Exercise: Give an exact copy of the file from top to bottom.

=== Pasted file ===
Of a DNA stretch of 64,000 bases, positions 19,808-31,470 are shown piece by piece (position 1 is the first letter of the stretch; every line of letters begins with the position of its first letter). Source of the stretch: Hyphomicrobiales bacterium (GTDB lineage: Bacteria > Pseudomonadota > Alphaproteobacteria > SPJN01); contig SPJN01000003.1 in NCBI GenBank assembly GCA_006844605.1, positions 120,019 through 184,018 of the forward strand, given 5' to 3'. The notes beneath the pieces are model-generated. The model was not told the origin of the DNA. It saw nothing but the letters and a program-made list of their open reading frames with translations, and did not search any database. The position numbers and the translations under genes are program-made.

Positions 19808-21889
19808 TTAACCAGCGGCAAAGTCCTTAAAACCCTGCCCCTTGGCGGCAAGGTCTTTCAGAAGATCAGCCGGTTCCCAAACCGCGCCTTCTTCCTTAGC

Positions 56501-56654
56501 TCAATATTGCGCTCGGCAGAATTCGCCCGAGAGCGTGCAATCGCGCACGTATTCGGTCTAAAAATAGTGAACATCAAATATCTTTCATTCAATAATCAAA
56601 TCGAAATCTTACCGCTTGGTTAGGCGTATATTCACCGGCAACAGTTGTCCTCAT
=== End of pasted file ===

Of a DNA stretch of 64,000 bases, positions 19,808-31,470 are shown piece by piece (position 1 is the first letter of the stretch; every line of letters begins with the position of its first letter). Source of the stretch: Hyphomicrobiales bacterium (GTDB lineage: Bacteria > Pseudomonadota > Alphaproteobacteria > SPJN01); contig SPJN01000003.1 in NCBI GenBank assembly GCA_006844605.1, positions 120,019 through 184,018 of the forward strand, given 5' to 3'. The notes beneath the pieces are model-generated. The model was not told the origin of the DNA. It saw nothing but the letters and a program-made list of their open reading frames with translations, and did not search any database. The position numbers and the translations under genes are program-made.

Positions 19808-21889
19808 TTAACCAGCGGCAAAGTCCTTAAAACCCTGCCCCTTGGCGGCAAGGTCTTTCAGAAGATCAGCCGGTTCCCAAACCGCGCCTTCTTCCTTAGC

Positions 56501-56654
56501 TCAATATTGCGCTCGGCAGAATTCGCCCGAGAGCGTGCAATCGCGCACGTATTCGGTCTAAAAATAGTGAACATCAAATATCTTTCATTCAATAATCAAA
56601 TCGAAATCTTACCGCTTGGTTAGGCGTATATTCACCGGCAACAGTTGTCCTCAT